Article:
It's well-known that the song White Christmas - Irving Berlin, 1942 - is one of the world's most popular songs by any of many measures (only McCartney's Yesterday wins in some measures). Apart from other issues it literally invented what we now think of as "Christmas songs".

However, I was astounded to learn that, possibly, the actual coinage "white Christmas" was indeed a coinage of the song. WTF?!

The common phrase "white Christmas" means obviously "meteorologically, we have snow on the day" and metaphorically a traditional, "old fashioned", "family" etc. -style Christmas.

I assumed that the phrase was a commonplace (since, surely, Victorian times, earlier, whatever), and then, Berlin came along and wrote the great song with that phrase in it.

But apparently there're some assertions that that was the actual coining of the phrase - !

(Just as for example the now-common phrase "Hard day's night" was literally coined in the Beatles song, or sundry Shakespeare coinages.)

I heard about the issue in this (actually, outstanding) documentary about the song: broadwaypodcastnetwork.com.

Armstrong says some opinions differ on whether it is the case or not, and he wasn't able to untangle the facts absolutely in his research.

What's the deal?


2 Answers 2


Berlin clocks in fourth of five here—100 years later . . .

white Christmas noun
A snowy Christmas.
1840   A severe frost accompanying the snow, leads us to look for a ‘white’ Christmas. —Hull Packet 18 December 5/4
1857   We shall have a white Christmas, I expect. Snow's coming. —C. Kingsley, Two Years Ago vol. III. x. 305
1913   A white Christmas. —Collier's 13 December 8 (heading)
1942   White Christmas. —I. Berlin (title of song)
2012   We will huddle together in the most un-Anglican fashion, dreaming not of a white Christmas, but of a new heating system. —Church Times 21 December 37/1

Source: Oxford English Dictionary (login required)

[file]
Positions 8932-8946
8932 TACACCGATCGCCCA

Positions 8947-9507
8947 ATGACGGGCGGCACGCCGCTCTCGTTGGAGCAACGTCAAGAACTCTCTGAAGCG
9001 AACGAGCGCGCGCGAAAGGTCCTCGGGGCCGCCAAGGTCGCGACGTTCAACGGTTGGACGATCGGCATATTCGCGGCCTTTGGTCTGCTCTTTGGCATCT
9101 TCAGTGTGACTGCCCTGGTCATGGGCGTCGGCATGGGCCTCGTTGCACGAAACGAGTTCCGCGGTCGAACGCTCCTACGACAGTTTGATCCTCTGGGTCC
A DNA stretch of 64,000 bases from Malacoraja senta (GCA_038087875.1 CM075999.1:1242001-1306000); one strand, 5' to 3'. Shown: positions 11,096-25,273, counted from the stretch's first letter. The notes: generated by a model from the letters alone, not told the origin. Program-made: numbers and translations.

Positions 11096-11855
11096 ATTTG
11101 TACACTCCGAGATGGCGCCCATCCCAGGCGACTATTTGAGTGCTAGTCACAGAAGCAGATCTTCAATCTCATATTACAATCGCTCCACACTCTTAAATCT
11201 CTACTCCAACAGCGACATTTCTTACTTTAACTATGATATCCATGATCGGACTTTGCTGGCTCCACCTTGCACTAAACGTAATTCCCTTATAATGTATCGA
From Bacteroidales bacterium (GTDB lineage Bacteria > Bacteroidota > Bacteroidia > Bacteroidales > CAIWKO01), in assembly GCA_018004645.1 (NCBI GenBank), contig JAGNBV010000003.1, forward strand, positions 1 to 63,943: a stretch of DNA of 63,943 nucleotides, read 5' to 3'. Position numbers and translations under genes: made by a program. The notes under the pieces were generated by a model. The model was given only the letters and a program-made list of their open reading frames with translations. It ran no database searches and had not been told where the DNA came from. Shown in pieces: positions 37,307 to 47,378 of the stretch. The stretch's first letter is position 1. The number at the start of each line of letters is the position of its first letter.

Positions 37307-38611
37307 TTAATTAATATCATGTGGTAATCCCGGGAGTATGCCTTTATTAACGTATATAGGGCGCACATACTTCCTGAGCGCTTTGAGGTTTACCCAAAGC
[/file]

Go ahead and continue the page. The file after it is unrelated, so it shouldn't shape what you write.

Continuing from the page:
It seems that there are at least a couple of plays with "White Christmas" in the title from earlier in the 20th century:


Also The Light: A Service of Worship for a White Christmas from 1926.

  • That's damned cool!! Is there a way to know if/when it had currency? (Newspapers?)
    – Fattie
    Commented Jun 22 at 17:52
  • There's always Google Ngrams. Most of the late 19th/early 20th century instances I found were to 'white Christmas roses', but there are a few to proverbs about Christmas weather. A periodical called The Indian Leader of 1915 has an article beginning 'A "white Christmas" is something Kansas does not always have.' Commented Jun 22 at 19:41
  • I was about to say the same, many of the Google Books instances talk about white Christmas roses, but there is this publication, Dec 15 1928 ,which mentions the phrase several times, "There was every promise that this was to be a real “white” Christmas indeed.”
    – Mari-Lou A
    Commented Jun 22 at 19:48
  • I wonder what "white Christmas roses" was!
    – Fattie
    Commented Jun 22 at 20:34
  • 2
    @Fattie possibly Helleborus niger. See gardenia.net/plant/helleborus-niger-christmas-rose
    – Peter
    Commented Jun 23 at 9:42

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